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Veteran Member

Date Joined May 2007
Total Posts : 1488
   Posted 2/29/2008 8:01 AM (GMT -7)   
I would have answered your question about the top down therapy in the other post but it kinda spun off into the healthcare issue!
Okay, in  my particular case I believe I became pred dependent only because my liver can't handle the Imuran at full dosage.  This is also why I believe I have to take the Humira every week instead of bi-weekly.  Having said that and accompanying the fact that my CD was so severe when diagnosed is to be taken into consideration.  My entire pelvic floor was full of pus when they opened me up. The surgeon literally had to go in up to both of her wrists before she could even view and assess the damage. Borderline abdominal rot I like to call it.
There was a 6 month time frame between diagnoses and surgery for me.  Originally, the GI did start at the bottom of the tier of drug therapy but I was too far gone to respond in a reasonable amount of time.  None of the drugs at the bottom of the tier actually had time to get into my system fast enough to advert the freefall that I was on.  Therefore, in my reasoning, the top down approach was our ONLY course of action and it worked wonders for me.  I currently have one more week of pred @ 2.5mg before I can ditch the stuff (for now).  I can safely say I believe remission has been on my horizon for over a month now...shhhhh...don't repeat that too loudly! I wouldn't want to jinx it! 
So referring back to the "small study"....I think it needs more funding at least for those of us that are moderate to severe.  I can't help but wonder if cases such as randynoguts would have received even more sucessful therapy had we had this approach to therapy "back in the day" as the kids call it.  I do still respect the fact that all these biologics are new and we truly don't know the longterm effects but at least it looks promising for me at this time.
Dx'd Jan'06, 1st Resection 7/06, Predinsone, Humira, Imuran, B12 injections, Nexium. Secondary conditions: Psorasis, Acne, Fatigue, Joint Pain, Lactose Intolerant, gallstones, fibroid cysts, peri-menopausal.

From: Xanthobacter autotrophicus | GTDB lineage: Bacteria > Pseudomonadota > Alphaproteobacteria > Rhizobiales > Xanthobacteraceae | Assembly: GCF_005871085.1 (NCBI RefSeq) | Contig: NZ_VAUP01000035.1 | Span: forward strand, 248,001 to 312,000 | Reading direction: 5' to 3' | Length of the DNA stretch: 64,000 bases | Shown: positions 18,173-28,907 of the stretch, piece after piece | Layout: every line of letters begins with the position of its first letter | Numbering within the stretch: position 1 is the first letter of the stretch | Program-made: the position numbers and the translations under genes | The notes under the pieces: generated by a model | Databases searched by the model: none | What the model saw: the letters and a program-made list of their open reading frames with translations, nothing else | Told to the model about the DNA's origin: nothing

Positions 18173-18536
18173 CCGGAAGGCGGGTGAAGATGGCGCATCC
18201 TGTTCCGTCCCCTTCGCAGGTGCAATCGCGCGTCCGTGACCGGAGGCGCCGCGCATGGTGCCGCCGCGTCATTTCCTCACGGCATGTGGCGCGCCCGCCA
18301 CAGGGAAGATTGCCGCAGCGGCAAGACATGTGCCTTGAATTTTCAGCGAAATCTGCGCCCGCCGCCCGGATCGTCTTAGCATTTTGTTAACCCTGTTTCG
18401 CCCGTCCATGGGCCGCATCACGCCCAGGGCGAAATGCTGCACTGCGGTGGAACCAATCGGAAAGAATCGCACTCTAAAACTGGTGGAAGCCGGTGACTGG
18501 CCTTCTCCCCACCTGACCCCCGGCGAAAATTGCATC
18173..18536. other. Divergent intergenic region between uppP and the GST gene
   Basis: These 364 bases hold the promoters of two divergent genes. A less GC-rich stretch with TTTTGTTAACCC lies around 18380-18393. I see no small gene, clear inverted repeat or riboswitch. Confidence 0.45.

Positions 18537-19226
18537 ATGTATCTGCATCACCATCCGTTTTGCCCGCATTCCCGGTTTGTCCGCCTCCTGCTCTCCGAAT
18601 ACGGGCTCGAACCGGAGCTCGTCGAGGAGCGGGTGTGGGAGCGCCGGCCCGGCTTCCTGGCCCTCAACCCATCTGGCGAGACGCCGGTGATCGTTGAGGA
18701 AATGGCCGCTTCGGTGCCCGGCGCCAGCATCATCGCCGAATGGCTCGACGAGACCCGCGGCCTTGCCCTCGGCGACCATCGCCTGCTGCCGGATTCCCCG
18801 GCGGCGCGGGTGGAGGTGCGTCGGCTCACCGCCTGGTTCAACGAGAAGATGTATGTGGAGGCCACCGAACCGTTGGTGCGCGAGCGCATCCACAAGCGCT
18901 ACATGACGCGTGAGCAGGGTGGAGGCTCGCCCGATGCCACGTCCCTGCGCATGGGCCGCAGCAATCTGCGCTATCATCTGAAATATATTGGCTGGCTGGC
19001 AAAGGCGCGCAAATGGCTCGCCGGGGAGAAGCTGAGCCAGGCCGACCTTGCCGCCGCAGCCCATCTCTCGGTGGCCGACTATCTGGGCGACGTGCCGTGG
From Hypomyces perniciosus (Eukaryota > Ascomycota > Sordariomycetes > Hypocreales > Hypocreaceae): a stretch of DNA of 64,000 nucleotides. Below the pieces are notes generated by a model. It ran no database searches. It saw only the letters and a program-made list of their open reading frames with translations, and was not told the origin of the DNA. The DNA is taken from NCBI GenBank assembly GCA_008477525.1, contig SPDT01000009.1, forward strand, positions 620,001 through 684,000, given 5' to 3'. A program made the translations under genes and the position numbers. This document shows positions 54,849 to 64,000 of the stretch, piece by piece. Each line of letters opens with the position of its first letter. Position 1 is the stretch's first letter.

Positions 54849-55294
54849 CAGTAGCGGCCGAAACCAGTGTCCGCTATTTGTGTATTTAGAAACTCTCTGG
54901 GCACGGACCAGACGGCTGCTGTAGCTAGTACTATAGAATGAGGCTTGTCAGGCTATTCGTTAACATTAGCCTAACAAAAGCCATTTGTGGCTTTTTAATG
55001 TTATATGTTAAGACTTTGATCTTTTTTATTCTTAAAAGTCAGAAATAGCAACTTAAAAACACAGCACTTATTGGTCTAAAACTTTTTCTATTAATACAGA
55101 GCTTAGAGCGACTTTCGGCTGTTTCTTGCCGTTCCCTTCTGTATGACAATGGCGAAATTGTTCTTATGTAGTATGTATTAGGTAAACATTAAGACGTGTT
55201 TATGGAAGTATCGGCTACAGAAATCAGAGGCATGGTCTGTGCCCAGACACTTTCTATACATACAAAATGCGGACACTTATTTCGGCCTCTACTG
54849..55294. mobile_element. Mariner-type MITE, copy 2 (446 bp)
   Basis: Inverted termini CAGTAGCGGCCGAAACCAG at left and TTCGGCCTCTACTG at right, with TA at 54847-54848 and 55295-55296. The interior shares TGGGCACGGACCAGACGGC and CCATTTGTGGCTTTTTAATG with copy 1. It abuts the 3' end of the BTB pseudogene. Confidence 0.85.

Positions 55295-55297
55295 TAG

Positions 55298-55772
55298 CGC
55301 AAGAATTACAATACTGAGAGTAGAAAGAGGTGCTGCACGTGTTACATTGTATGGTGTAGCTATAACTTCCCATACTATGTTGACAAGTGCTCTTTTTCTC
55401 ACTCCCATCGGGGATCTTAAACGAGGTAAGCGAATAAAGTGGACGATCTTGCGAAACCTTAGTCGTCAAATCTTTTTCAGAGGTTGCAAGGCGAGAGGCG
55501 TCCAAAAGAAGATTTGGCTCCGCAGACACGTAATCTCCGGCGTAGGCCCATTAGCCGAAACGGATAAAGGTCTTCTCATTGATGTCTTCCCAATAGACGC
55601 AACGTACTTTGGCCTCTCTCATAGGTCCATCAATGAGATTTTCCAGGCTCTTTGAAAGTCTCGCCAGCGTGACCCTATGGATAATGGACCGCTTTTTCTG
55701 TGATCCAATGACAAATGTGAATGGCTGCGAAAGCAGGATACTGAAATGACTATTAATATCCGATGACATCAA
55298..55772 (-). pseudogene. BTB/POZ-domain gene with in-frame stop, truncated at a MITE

Veteran Member

Date Joined Mar 2006
Total Posts : 1169
   Posted 2/29/2008 8:14 AM (GMT -7)   
Putting aside the debate over government vs. private health care, this issue (step-up vs. top-down) therapy for Crohns is the emerging big debate among GIs. The primary proponent of top-down (starting with drugs like 6mp or remicade) is Dr. Steven Hanauer of the University of Chicago. A google search with his name and top-down will yield links to a number or medical journal papers on this. Others say it's too early to decide if that is right . . . and express concerns that if you shoot your biggest gun right off the bat and it loses effectiveness (as remicade seems to with many patients) where do you go from there? Aside from cancer, the generally accepted medical practice with most diseases is the step-up model; they usually don't treat bronchitis with the most potent antibiotics unless and until the lesser ones have failed. They try physical therapy before fusing spines, that sort of thing. My biggest concern is with the still unproven benefits of top-down . . . will it really reduce major complications and the need for surgery in the out years, when those out years may be a decade or more away? Bottom line is we shall see . . . but it seems to me that absent real evidence for the need for rapid big-gun interventiion (as in your case) a broad top-down approach is not yet justified by the studies.
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